Abrosexual people experience their sexual orientation as fluid and/or changing over time. Although other kinds of fluidity may involve changes in the genders someone is attracted to, abrosexuality involves someone's entire orientation changing over time. The intensity of their attractions may change as well. There is no set schedule experienced by all abrosexual people; it may fluctuate between hours, days, weeks, months, or even years for their orientations to change. Some abrosexual individuals do have their own fixed patterns or schedules, but not all. Some may be fluid between a few orientations, while others are fluid between several.
Because abrosexual people can sometimes be asexual, abrosexuality can fall under the asexual spectrum. It also falls under the multisexuality umbrella, which includes people who are romantically or sexuality attracted to multiple genders.
Abrosexual pride day is July 2nd.
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According to several online sources, Mod Chad created the abrosexual flag in 2015 following a request from an anonymous Tumblr user who wanted to represent their sexuality with the “typical five color flags that fades from #46D294 to white to #EE1766.” However, both the term and the flag are also thought to have originated in 2013 on DeviantArt, which later gained traction on Tumblr.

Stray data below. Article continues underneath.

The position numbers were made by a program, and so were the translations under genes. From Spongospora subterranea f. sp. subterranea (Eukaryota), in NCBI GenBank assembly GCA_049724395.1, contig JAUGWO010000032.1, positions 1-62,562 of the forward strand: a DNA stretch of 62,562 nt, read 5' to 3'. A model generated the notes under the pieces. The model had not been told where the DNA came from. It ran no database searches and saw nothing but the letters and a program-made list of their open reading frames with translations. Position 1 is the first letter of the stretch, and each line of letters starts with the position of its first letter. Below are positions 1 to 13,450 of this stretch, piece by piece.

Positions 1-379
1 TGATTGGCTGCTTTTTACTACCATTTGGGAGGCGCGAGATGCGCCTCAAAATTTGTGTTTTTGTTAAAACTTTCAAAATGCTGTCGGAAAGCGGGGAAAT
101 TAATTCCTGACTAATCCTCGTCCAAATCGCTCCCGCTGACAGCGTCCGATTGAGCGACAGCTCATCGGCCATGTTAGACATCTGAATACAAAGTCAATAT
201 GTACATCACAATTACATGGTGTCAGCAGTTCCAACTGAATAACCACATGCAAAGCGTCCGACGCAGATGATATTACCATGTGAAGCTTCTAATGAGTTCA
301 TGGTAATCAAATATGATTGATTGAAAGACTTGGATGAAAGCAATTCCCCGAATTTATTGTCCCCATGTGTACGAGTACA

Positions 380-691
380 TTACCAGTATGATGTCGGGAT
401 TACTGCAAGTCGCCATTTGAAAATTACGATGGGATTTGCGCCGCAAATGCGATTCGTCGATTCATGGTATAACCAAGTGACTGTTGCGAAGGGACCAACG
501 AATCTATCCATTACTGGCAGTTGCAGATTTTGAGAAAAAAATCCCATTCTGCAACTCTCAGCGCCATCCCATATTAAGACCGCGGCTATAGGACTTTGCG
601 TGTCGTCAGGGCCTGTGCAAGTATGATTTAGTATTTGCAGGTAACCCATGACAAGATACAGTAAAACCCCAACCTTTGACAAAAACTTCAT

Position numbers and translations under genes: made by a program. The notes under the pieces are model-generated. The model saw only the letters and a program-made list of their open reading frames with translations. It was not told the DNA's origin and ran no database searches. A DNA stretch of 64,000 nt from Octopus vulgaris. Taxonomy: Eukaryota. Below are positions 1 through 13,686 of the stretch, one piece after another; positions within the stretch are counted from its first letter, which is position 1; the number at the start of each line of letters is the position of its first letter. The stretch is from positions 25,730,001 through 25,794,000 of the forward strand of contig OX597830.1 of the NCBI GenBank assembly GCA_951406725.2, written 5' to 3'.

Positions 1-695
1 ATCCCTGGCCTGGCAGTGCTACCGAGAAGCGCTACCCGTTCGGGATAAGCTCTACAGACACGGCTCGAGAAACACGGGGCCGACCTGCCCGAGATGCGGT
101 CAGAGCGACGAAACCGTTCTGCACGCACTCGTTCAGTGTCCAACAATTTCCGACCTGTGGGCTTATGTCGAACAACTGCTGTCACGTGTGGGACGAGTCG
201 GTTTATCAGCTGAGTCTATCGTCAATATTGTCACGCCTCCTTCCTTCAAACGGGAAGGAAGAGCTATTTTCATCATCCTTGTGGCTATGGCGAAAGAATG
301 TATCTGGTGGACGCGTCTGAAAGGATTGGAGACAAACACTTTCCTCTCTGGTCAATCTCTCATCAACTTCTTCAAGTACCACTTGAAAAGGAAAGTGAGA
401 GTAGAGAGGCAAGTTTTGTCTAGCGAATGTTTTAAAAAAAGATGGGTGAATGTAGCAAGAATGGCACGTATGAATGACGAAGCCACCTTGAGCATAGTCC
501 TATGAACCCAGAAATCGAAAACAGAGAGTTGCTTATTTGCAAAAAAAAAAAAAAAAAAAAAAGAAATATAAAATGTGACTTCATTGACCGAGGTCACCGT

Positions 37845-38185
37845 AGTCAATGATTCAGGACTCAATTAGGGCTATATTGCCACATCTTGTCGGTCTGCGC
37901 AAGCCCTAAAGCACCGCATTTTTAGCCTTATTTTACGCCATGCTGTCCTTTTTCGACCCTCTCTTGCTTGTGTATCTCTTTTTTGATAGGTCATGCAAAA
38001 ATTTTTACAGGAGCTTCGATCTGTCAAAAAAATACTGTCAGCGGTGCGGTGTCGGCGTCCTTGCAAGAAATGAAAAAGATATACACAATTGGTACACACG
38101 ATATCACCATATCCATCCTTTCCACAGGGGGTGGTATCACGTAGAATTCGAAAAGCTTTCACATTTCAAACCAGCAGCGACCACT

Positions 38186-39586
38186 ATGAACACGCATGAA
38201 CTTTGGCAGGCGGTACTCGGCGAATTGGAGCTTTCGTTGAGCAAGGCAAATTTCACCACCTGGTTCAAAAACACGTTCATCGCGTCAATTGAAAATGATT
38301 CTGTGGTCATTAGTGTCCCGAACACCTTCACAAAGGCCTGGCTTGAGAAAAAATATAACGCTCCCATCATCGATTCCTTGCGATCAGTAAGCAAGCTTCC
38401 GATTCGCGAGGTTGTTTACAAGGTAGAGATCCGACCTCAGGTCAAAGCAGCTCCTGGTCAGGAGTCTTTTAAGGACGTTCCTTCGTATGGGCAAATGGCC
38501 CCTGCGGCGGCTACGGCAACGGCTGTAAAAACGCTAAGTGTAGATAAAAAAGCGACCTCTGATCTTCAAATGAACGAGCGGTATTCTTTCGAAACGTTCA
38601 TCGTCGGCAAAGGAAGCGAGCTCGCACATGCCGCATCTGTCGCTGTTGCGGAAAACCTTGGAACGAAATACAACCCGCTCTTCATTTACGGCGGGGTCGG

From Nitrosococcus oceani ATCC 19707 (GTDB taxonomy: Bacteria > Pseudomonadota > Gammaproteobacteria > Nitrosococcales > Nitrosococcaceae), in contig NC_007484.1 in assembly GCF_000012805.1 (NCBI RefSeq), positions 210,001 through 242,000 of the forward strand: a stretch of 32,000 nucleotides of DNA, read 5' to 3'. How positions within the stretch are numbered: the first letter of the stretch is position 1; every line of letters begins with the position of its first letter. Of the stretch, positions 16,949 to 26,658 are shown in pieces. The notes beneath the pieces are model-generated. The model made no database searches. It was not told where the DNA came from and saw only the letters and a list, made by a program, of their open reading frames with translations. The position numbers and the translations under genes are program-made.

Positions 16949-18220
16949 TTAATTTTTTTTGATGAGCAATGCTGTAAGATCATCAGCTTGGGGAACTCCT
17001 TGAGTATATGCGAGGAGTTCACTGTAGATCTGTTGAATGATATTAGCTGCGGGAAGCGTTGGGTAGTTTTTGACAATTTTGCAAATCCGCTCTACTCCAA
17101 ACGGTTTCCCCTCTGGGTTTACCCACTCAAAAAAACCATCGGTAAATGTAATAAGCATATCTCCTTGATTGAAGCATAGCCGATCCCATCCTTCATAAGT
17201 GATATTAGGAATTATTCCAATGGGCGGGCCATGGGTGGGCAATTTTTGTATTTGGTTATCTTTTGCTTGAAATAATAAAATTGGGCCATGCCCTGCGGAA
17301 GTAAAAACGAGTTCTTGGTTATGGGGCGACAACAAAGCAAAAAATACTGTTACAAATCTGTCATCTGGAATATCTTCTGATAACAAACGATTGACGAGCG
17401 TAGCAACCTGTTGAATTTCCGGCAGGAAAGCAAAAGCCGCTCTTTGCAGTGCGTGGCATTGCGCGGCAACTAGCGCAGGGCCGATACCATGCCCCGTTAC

The meaning behind the colors of the flag is unknown, but people have speculated that green represents a queer attraction, the fade to white is for the in-between stage of attraction shifting, and pink is for the actual shift itself. Furthermore, the colors match that of a watermelon, which could be a fun pun on the fluidity of the orientation.
Pansexual refers to someone who experiences attraction to all genders, and gender does not play a role in their attraction. Abrosexuality is different from pansexuality because of its changing nature. A person who is abrosexual may, at times, be pansexual, but at other times they may be heterosexual or asexual. Their sexual orientation is in flux. People who are pansexual are attracted to all people no matter their gender or sexuality.
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Perceptions and discrimination
Many times, when abrosexual people come out, they’re expected to prove that their sexuality, experience of oppression, gender, and love is genuine and authentic rather than just a ‘phase.’
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- Hardell, Ash. The ABC's of LGBT+. Mango Media Inc., 2016. ISBN 9781633534087.